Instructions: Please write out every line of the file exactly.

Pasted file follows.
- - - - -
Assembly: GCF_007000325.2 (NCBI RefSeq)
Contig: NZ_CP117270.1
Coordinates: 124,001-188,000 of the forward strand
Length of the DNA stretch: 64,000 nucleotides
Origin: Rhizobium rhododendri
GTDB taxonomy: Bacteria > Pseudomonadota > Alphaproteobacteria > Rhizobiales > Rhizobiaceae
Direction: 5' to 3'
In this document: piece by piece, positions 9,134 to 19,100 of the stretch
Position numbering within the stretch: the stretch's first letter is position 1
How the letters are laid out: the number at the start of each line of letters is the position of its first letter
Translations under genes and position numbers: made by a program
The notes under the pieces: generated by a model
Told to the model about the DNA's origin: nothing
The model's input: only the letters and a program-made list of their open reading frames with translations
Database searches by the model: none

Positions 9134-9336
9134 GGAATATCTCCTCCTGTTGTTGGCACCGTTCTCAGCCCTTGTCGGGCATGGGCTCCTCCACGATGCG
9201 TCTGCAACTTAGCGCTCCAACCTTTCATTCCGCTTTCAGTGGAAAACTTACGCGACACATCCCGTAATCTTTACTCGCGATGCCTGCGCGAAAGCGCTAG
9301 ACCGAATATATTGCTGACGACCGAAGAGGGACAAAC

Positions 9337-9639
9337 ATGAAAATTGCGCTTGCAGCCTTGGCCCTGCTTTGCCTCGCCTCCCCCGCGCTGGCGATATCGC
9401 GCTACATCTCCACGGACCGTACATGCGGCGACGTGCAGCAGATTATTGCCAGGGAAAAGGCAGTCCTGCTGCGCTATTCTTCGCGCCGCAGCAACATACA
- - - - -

Assembly: GCF_007000325.2 (NCBI RefSeq)
Contig: NZ_CP117270.1
Coordinates: 124,001-188,000 of the forward strand
Length of the DNA stretch: 64,000 nucleotides
Origin: Rhizobium rhododendri
GTDB taxonomy: Bacteria > Pseudomonadota > Alphaproteobacteria > Rhizobiales > Rhizobiaceae
Direction: 5' to 3'
In this document: piece by piece, positions 9,134 to 19,100 of the stretch
Position numbering within the stretch: the stretch's first letter is position 1
How the letters are laid out: the number at the start of each line of letters is the position of its first letter
Translations under genes and position numbers: made by a program
The notes under the pieces: generated by a model
Told to the model about the DNA's origin: nothing
The model's input: only the letters and a program-made list of their open reading frames with translations
Database searches by the model: none

Positions 9134-9336
9134 GGAATATCTCCTCCTGTTGTTGGCACCGTTCTCAGCCCTTGTCGGGCATGGGCTCCTCCACGATGCG
9201 TCTGCAACTTAGCGCTCCAACCTTTCATTCCGCTTTCAGTGGAAAACTTACGCGACACATCCCGTAATCTTTACTCGCGATGCCTGCGCGAAAGCGCTAG
9301 ACCGAATATATTGCTGACGACCGAAGAGGGACAAAC

Positions 9337-9639
9337 ATGAAAATTGCGCTTGCAGCCTTGGCCCTGCTTTGCCTCGCCTCCCCCGCGCTGGCGATATCGC
9401 GCTACATCTCCACGGACCGTACATGCGGCGACGTGCAGCAGATTATTGCCAGGGAAAAGGCAGTCCTGCTGCGCTATTCTTCGCGCCGCAGCAACATACA